Saturday, October 10, 2009

On Slowing Down, and Being

Sometimes it takes a visitor for you to realize what a new place has taught you.

This weekend, Greg came to visit.  We pretty much did the same things I'd normally do anyway, except that the homework bits were replaced by the two of us chatting.  As we took a leisurely drive around the lake this morning, Greg commented that, "It's so weird not to be doing fifty things at once."  And I realized: I've become used to that, to whatever is the opposite of multitasking (unitasking?).  But let me back up.

For meals here on campus, they only serve at certain times, and for only so long.  So the whole campus eats lunch at 12, for instance.  Because of this, it's standard procedure (and only polite) to remain at your table until everyone who's seated there - including those who arrived as you were finishing your food - has finished both eating and talking.  If you have a particular reason why you need to go, that's not held against you, but the primary time of socialization here is over meals, so you just budget an hour for lunch and chat with who you sit with.

Even the campus itself invites you to slow down.  The speed limit here is 25, but every time I glance at my speedometer, I'm barely hitting 15.  There's just this serene feeling of being in nature (on nature's turf, if you will), such that you want to slow your car down to be as inconspicuous as possible.  The focus is not on where you're going to end up but on the journey, on the beauty you're in the midst of as you go.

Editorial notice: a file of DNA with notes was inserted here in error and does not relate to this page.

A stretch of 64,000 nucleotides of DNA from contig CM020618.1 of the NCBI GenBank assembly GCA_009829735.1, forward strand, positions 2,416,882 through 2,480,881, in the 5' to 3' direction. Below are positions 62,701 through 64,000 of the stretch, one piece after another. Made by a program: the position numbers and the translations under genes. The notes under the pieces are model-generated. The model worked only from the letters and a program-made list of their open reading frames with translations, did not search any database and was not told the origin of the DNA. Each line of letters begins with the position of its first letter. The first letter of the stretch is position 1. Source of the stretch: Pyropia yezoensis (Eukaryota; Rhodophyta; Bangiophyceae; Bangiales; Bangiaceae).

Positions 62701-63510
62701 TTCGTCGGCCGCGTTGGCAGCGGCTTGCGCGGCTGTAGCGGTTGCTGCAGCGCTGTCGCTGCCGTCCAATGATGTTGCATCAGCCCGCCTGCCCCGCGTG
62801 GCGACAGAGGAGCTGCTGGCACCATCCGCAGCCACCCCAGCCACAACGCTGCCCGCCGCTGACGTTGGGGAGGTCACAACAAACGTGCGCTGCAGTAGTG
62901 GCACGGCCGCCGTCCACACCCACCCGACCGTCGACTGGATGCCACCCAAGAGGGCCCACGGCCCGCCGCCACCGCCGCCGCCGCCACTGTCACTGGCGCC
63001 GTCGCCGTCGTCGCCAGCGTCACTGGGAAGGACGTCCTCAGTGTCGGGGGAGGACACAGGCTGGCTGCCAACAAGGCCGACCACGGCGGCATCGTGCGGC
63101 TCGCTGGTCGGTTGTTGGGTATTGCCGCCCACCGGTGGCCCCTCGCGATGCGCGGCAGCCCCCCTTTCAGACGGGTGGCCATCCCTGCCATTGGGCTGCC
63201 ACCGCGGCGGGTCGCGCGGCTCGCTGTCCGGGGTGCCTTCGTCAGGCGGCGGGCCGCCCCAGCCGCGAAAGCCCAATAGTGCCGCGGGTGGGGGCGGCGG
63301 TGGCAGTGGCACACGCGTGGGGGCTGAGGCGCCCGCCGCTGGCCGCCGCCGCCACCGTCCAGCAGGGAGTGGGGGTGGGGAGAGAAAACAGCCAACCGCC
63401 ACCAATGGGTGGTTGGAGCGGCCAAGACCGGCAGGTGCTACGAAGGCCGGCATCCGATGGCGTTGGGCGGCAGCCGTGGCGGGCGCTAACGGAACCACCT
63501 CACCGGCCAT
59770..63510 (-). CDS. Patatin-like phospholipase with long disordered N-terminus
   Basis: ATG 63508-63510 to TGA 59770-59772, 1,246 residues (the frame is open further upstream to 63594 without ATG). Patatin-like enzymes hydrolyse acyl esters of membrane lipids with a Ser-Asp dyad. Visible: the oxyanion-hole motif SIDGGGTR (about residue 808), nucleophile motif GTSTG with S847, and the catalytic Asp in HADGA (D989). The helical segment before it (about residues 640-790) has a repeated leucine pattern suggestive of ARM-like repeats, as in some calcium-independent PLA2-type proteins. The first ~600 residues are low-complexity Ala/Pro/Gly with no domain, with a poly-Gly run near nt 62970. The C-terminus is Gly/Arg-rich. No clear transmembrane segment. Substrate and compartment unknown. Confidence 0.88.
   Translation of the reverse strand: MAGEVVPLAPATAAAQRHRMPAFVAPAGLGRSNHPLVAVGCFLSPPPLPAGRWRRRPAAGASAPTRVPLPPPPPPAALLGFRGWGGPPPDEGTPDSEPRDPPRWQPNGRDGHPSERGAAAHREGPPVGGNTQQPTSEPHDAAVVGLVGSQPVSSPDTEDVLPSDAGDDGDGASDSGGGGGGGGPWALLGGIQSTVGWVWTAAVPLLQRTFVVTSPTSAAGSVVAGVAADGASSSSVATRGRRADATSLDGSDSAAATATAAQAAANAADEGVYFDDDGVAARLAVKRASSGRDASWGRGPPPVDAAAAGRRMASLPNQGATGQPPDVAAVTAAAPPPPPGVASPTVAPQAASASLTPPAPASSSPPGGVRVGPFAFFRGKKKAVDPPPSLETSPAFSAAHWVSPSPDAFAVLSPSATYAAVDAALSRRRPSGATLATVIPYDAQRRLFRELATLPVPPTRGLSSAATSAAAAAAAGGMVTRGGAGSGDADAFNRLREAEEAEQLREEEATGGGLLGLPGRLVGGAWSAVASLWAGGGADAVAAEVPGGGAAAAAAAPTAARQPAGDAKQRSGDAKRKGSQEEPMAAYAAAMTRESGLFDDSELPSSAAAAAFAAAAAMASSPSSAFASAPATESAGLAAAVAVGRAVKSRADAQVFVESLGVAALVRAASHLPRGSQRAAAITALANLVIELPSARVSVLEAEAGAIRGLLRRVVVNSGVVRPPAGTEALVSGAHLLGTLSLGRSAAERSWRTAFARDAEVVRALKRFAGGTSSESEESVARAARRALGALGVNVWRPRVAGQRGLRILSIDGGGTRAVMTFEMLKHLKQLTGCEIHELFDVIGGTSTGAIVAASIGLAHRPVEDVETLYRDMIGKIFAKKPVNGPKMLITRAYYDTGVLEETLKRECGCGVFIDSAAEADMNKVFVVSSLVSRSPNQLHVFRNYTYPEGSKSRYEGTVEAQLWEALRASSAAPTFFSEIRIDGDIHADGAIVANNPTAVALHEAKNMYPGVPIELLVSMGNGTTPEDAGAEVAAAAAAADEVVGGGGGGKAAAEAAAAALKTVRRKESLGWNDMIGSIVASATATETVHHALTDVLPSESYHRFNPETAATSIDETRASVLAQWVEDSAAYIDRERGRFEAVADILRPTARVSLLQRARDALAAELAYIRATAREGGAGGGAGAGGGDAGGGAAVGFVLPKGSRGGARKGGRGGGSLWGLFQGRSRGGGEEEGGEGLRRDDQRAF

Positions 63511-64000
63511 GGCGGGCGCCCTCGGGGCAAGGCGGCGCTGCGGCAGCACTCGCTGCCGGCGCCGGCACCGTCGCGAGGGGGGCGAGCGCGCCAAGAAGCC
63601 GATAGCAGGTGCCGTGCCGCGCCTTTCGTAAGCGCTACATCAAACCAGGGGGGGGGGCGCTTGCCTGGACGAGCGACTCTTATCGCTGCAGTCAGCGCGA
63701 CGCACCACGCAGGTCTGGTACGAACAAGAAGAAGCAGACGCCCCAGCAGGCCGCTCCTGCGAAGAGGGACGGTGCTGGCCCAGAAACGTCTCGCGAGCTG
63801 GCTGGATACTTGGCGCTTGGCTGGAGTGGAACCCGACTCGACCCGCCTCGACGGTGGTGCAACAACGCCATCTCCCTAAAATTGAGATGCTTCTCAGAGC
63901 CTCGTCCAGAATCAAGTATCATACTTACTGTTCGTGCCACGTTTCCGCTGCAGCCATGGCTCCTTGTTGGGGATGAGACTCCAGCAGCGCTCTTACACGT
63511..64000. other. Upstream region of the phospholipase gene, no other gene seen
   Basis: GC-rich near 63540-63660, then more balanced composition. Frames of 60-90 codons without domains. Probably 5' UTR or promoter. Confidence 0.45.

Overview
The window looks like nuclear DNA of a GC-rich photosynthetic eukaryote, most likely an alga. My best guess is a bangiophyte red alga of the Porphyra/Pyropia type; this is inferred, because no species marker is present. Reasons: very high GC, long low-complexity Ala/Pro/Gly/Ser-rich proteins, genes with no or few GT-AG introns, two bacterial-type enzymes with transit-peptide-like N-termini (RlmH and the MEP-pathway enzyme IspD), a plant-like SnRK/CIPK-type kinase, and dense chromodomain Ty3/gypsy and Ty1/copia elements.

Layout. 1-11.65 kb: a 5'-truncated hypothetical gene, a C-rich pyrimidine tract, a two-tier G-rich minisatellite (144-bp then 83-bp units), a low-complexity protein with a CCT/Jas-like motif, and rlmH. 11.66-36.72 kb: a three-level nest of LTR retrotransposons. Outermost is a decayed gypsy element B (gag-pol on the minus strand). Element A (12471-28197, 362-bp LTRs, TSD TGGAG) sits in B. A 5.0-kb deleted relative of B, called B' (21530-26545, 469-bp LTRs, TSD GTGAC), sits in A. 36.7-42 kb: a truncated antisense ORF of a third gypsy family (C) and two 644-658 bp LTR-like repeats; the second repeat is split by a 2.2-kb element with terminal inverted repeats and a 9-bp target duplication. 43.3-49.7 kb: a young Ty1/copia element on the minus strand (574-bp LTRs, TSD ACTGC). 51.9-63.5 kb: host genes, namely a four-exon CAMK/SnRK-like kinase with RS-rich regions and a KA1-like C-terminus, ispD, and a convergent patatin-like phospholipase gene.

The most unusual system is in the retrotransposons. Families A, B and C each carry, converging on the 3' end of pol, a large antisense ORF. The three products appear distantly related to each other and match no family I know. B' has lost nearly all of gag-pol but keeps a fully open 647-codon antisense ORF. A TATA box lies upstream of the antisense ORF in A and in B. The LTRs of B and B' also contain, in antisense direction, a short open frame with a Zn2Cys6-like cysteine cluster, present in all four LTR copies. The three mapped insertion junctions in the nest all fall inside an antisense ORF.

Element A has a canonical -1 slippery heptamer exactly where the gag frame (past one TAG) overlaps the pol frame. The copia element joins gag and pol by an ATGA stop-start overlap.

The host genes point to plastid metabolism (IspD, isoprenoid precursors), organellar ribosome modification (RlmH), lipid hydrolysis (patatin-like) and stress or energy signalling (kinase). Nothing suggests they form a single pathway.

Too, there aren't a million social activities here like there are at undergraduate colleges.  This place is just a grad school and a seminary, nothing else.  So while there are things to do and people to see... let's just say I don't think I've had so few extracurricular activities in my schedule since middle school.  Not to suggest that I'm not doing anything - I work, and I go to class, and I catch up with friends via the phone, and I do research, and I pray, and I eat, and I sleep - but only that I spend larger chunks of time doing fewer things.

I suppose I'm learning about small town life, in a way.  Not to suggest that ours is a self-contained community, but that it is small, intimate, and slower-paced. And I've always had a hard time with not-fast-paced.  I do, I suppose, expect that others who come to visit are looking for something to do, which we don't really have.

You don't come here to do; you come here to be.  It's a distinction I often forget.  Hopefully two years here will enable me to internalize this enough that I can live it even in the midst of Big City life.


  1. Anonymous11:14 AM

    Sounds equally beautiful and terrifying.

  2. Anonymous10:08 AM

    Keep posting stuff like this i really like it


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